Palta Rellena

It seems like a hundred years since I lived in Lima, Peru. And although some of the memories of my years there have faded, my memories of the food have not. One of my favorites was (and is) palta rellena. Avocados stuffed with anything from cebiche to ham to tuna salad. I found this great variation on the classic over on Peru Delights, a wonderful site dedicate to all foods Peruvian. The avocado is smashed into a creamy guacamole, then topped with a mixture of shrimp, onion, tomato, and olives mixed with fresh lime juice. Drizzled with a fantastic sauce of aji amarillo, mayo and ketchup.
Palta RellenaAji amarillo has a fantastic fruity, spicy flavor. Not too hot, but not totally tame either. If you can’t find it just add a few squirts of Sriracha hot sauce instead.

Palta Rellena

Prep Time10 mins
Total Time10 mins
Course: Salad
Cuisine: American
Servings: 2 servings

Ingredients

For the guacamole

  • 1 avocado
  • Kosher salt freshly ground black pepper and lemon juice, to taste
  • 1 teaspoon minced garlic

For the salad

  • 1 cup cooked salad shrimp
  • 2 tablespoons chopped tomato
  • 2 tablespoons minced red onion
  • 1 tablespoon sliced black olives
  • Kosher salt freshly ground black pepper and lemon juice, to taste

For the drizzle

  • 1 tablespoon mayonnaise
  • 2 tablespoons aji amarillo
  • 1 teaspoon ketchup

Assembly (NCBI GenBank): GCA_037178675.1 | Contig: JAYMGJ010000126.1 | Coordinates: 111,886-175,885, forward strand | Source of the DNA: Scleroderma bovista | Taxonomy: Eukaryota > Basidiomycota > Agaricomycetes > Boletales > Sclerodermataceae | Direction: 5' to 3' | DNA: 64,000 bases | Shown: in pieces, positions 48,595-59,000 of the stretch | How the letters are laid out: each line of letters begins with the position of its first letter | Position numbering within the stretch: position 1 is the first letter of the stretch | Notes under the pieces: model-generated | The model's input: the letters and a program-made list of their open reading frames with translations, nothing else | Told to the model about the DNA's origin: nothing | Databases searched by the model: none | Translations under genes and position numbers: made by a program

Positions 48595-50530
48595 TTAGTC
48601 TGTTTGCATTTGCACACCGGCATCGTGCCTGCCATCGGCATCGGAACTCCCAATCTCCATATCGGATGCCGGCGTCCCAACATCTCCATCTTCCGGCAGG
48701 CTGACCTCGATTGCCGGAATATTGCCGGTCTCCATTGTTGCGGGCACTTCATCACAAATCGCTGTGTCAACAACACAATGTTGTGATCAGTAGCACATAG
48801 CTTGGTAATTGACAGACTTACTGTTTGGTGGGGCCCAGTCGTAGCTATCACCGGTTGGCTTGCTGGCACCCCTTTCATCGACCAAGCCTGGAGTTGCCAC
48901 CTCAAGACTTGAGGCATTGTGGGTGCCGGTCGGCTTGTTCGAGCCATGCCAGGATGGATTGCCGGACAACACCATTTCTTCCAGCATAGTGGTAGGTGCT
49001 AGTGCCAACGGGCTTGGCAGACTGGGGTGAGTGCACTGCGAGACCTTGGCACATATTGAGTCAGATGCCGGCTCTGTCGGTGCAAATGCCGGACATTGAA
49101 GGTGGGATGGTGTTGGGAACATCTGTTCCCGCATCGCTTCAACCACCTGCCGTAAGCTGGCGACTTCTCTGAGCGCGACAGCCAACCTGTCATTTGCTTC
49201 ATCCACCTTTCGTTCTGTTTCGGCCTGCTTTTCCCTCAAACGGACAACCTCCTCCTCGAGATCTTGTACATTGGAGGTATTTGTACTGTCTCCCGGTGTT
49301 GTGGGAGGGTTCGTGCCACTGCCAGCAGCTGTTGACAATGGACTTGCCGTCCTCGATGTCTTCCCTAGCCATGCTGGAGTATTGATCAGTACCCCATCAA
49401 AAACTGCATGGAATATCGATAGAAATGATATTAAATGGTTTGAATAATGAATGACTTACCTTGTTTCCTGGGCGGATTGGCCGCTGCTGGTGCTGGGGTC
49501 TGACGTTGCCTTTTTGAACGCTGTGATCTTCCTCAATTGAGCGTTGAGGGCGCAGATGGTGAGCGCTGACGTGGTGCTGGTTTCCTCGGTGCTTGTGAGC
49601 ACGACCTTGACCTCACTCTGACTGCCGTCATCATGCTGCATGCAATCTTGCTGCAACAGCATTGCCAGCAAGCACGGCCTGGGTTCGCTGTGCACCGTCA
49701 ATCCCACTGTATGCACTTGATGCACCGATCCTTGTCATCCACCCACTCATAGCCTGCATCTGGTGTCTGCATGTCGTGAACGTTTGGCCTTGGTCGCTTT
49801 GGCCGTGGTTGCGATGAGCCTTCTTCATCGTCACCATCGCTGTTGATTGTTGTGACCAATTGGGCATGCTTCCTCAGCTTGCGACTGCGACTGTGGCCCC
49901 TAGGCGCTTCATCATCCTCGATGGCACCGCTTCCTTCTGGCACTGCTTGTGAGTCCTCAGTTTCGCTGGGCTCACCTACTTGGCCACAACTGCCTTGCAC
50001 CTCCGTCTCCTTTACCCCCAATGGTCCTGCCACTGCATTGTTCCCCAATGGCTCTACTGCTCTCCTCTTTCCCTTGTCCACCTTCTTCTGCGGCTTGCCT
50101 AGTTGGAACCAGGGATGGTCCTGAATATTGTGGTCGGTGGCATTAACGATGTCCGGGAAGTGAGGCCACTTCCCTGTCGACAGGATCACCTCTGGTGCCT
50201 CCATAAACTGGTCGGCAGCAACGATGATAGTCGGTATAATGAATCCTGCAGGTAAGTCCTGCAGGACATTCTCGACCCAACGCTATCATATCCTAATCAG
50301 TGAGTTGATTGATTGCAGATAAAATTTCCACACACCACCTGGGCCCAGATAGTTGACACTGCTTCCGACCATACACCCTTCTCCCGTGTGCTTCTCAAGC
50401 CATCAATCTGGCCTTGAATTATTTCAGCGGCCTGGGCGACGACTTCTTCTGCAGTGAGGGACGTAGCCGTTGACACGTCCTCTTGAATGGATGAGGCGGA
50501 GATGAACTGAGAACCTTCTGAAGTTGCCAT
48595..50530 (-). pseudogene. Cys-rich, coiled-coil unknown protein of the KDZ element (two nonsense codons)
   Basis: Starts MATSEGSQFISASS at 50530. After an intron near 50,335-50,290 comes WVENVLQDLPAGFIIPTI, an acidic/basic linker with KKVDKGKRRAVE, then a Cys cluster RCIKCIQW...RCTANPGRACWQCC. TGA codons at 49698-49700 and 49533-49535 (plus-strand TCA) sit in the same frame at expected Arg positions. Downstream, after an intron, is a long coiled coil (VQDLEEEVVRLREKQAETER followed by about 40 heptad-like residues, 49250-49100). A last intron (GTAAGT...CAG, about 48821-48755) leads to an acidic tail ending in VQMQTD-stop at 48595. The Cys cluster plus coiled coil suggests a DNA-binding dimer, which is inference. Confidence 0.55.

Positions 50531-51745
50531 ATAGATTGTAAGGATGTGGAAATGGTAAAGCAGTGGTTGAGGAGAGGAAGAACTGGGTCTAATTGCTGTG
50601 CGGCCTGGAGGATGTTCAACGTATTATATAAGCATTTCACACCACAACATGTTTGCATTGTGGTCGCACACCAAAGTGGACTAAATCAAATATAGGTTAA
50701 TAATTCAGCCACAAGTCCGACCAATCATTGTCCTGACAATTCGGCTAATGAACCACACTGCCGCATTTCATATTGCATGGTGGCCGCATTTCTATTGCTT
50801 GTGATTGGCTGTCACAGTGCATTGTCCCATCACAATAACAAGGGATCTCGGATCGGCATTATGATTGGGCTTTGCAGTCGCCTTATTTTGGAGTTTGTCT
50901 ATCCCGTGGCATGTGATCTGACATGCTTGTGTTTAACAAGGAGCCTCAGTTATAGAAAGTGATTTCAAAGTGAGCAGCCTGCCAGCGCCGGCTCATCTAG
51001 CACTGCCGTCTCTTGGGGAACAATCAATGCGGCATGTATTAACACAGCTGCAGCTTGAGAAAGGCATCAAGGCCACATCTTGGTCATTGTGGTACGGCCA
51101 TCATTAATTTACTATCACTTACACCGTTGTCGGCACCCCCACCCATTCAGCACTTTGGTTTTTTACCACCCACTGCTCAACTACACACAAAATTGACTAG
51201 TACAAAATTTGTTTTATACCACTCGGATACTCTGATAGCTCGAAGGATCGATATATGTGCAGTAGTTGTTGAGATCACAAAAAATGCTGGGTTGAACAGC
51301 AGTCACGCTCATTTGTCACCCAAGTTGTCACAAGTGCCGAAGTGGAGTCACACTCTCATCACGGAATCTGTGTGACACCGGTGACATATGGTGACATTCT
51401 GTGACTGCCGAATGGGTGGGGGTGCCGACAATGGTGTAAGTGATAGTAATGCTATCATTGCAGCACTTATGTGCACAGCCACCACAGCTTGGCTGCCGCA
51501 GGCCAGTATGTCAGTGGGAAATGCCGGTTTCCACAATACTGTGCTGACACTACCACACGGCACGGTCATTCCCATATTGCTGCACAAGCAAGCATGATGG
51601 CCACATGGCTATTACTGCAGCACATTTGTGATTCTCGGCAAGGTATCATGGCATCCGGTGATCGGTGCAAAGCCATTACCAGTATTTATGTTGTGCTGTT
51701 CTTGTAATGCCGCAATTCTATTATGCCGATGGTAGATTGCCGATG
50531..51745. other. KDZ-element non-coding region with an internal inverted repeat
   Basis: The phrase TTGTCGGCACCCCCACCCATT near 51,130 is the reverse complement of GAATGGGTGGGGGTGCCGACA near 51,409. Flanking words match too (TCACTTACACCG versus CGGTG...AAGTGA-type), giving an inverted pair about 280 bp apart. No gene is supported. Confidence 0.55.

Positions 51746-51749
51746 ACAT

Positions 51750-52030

For the garnish

  • Chopped fresh parsley

Instructions

For the guacamole

  • Mash together the avocado and salt, pepper and lemon juice.
  • Spoon mixture onto plates, or into a small metal ring (I used a large round cookie cutter) and mash down to the bottom. Make a slight indentation into the middle for the salad.

For the salad

  • Combine the shrimp, tomato, onion and olives.
  • Season and add lemon juice to taste.
  • Spoon onto avocado mixture.

For the drizzle

  • Whisk together all ingredients and drizzle over the salads.
  • Serve garnished with fresh chopped parsley.

Andean Popcorn

I love Andean popcorn. It’s somewhat similar to the popcorn we enjoy here in the states in that it has a fantastic flavor, even a hint of a butter. The kernels, though, are different. They do not explode and puff up like popcorn has been grown to do here. Instead, they kinda… just go… pop. No big explosion. No fluffy white insides. The kernel is thin, and very crunchy. You just pop (no pun intended) the entire thing into your mouth and enjoy.
Andean PopcornI recall street vendors up in the mountains of Peru, in the city of Huancayo, selling bags of popcorn along the street on market day. I think a bag was 10 soles which then was less than a US nickel. Well worth the price! They were fried in screaming hot oil then salted. That’s it. You did (and do) have to be careful of the kernels when they first come out of the fryer, though. They are very, very hot. So let them cool a bit before diving in!

I popped the cancha in the same popper I use for ‘regular’ popcorn. It takes a bit longer as the heat needs to get really good and hot, but it’s well worth the wait. If you can’t find cancha in a South American market near you you can order it using the Amazon link at the bottom of this post. It’s great stuff!

Another favorite Peruvian-inspired appetizer of mine is aji amarillo chicken wings.